For a while Happiness may be contained in bucket lists or slipped into shopping bags. For a while Happiness may tear through the ventricles of our heart and roar through our veins. For a while Happiness is the sweet taste of our lover’s mouth. For a while it is the brush of their skin.
In his first novel, Le voyage d’Hector ou la recherche du bonheur, author François Lelord writes about the experiences of a psychiatrist called Hector who embarks upon a journey in search of what makes people happy. The book and the subsequent movie (2014) portray the shape-shifting quality of happiness.
Happiness is as unique as our fingerprints. As immeasurable as the dust that slips from a barn owl’s silent wings. We don’t know who or what will meet us on this journey we call life. We may lose our way on the Yellow Brick Road or discover that the great and wise Wizard of Oz is just a conman from Omaha, Nebraska.
Hector says, “the basic mistake people make is to think that happiness is the goal.”
Many people think that happiness comes from having more power or more money. We live in a world marinated in a collective belief which permeates our lives with admonishments to “Just Do It” or slogans that announce unequivocally, “Impossible is Nothing.” Simplistic formulaic slogans may sell cars or sports shoes but they cage the human soul, leach our happiness, clatter through the hermitage of our peace. And as Hector discovers,“making comparisons can spoil your happiness.”
For a while we believe that happiness lies in quixotic pleasures, in things that can be bought and sold. For a while we believe that we can “Open Happiness” when we open a can of Coke. Yet Happiness evaporates in the uncompromising distance that spans polarities – we were happy then, not so happy now. These one-dimensional assumptions about ourselves are embedded in mainstream culture and rooted in the often misinterpreted Herbert Spencer’s phrase “survival of the fittest”.
Mostly, happiness often comes when least expected. It may bloom in the unexpected delight of a first kiss. It may pervade our entire body as we watch the sun setting over the coppery rim of the ocean.
For most of us, Happiness is feeling completely alive.
Often our happiness hides in the smallest places in the intimate folds of daily life. Poet Mary Oliver writes, “once, years ago, I emerged from the woods in the early morning at the end of a walk and — it was the most casual of moments — as I stepped from under the trees into the mild, pouring-down sunlight I experienced a sudden impact, a seizure of happiness. It was not the drowning sort of happiness, rather the floating sort. I made no struggle toward it; it was given.”
Happiness is answering your calling.
For a while we believe that happiness lies in pleasing others. Sometimes it does. Sometimes it doesn’t. “I’m taking one day at a time,” the woman says in a voice planed with sharp blade of cutting grief. Her eyes, the colour of denim jeans that have seen many years and many washes, fill with tears. “The thing was, you know, we had our ups and downs over the years, but I thought I made him happy.”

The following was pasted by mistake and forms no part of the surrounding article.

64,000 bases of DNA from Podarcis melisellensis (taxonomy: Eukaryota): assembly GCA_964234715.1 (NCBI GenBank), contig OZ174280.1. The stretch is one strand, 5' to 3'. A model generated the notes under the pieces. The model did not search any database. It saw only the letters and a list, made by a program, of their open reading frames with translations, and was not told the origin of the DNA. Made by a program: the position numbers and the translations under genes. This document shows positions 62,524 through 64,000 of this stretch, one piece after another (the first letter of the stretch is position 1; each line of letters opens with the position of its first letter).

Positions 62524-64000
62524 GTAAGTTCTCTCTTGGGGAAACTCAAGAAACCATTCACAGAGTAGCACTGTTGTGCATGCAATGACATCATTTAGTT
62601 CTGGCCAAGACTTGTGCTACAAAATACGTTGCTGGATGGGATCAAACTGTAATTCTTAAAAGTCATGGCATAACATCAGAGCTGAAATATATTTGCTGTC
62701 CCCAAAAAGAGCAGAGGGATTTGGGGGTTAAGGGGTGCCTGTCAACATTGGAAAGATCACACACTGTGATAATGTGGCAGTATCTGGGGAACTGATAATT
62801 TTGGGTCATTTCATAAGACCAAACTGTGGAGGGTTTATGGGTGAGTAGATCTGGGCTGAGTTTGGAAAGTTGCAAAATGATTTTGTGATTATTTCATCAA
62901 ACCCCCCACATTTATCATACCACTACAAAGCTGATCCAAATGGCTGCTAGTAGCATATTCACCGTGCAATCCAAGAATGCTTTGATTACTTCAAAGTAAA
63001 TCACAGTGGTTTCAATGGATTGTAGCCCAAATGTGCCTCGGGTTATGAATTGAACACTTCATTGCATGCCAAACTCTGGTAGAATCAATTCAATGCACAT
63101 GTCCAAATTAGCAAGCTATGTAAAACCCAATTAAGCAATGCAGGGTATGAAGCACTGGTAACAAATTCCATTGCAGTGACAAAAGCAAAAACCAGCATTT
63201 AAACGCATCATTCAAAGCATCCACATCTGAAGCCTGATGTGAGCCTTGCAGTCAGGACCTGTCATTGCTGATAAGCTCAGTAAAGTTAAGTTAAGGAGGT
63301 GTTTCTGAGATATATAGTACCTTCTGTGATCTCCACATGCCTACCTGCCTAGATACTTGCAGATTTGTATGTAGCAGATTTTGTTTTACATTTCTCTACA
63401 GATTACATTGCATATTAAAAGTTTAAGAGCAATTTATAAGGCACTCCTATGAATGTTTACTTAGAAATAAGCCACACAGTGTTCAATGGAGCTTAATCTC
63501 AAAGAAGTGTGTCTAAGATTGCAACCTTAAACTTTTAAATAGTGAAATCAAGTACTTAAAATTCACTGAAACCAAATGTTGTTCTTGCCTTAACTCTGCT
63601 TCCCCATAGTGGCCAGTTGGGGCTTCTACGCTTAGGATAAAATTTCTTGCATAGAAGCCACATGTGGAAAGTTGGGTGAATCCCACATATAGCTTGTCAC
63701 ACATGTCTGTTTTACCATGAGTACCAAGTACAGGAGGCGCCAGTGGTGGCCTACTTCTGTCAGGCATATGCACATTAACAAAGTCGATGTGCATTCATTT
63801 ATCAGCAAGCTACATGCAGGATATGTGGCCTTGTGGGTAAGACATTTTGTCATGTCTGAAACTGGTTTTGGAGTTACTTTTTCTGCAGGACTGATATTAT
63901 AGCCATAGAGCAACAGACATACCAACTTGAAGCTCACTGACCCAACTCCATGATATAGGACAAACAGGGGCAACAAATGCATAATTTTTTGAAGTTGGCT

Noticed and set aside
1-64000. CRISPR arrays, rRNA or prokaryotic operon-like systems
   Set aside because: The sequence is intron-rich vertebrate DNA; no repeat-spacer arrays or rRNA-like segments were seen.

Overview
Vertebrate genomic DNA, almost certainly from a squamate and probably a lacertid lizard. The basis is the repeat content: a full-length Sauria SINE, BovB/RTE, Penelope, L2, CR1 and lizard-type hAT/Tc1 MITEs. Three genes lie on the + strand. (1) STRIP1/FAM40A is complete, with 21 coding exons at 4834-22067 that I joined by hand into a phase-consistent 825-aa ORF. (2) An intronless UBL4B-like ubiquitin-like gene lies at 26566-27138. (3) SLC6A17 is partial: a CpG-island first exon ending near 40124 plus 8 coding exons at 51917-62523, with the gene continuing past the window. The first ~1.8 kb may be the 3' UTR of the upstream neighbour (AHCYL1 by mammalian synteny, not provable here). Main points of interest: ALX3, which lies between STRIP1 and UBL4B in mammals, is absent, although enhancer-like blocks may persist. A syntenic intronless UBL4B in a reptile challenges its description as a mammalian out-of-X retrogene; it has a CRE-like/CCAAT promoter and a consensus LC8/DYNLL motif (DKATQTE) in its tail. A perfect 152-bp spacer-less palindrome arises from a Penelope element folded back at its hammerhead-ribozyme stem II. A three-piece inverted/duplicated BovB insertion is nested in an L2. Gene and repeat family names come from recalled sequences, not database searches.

Hector discovers that when it comes to love, sometimes Happiness is not knowing the whole story.
It is in our intimate relationships that our survival strategies emerge like monsters from fetid caves. When there is already a well-worn neural pathway, it takes time and wholeheartedness to encourage the growth of a new neural pathway, to allow new behaviours to flow through new riverbeds of relating. The old track is always there; the familiar well-trodden winding road.
For most of us, Happiness is being loved for who we are. And yet, as Hector discovered, “Avoiding Happiness is not the road to Happiness.”
Happiness, we know, is a state of mind. A choice we make, mostly. Every day of our lives. We may decide to forgive ourselves for something we did in the past. We may decide to forgive someone who has not loved or appreciated us in the way we wanted them to.
Hector discovers that sometimes a long stretch of unhappiness can teach us what it is like to be happy.
For some of us, happiness lies in silence. In switching off the technology that tyrannizes. In shutting out the ceaseless noise and movement of the world and entering the inner sanctum through contemplation or meditation or prayer.
Author Brene Brown spent twelve years of research exploring the relationship between joy and gratitude and says that she never met a person who described themselves as joyous who did not practice gratitude. Gratitude for what is right about the world ushers in more awareness and more mindfulness and invites happiness into our lives.
Hector discovered that Happiness is knowing how to celebrate. And yet how many of us have the courage to wholeheartedly celebrate with presence and joy?
Benedictine monk, David Steindl-Rast said that “in daily life we must see that it is not happiness that makes us grateful, but gratefulness that makes us happy.” He suggests: “pausing right before and right after undertaking a new action, even something simple like putting a key in a lock to open a door. Such pauses take a brief moment, yet they have the effect of decompressing time and centering you.”
Happiness, like gratitude, may require an internal shift, a pause to centre and soften. A willingness to open and to receive. Perhaps just for a shimmering moment this new day, as we close our eyes and bow our heads to our hearts, we can find one thing to be grateful for and smile!
Sheryl Crow – Everyday is a Winding Road
Illustration by Julie Paschkis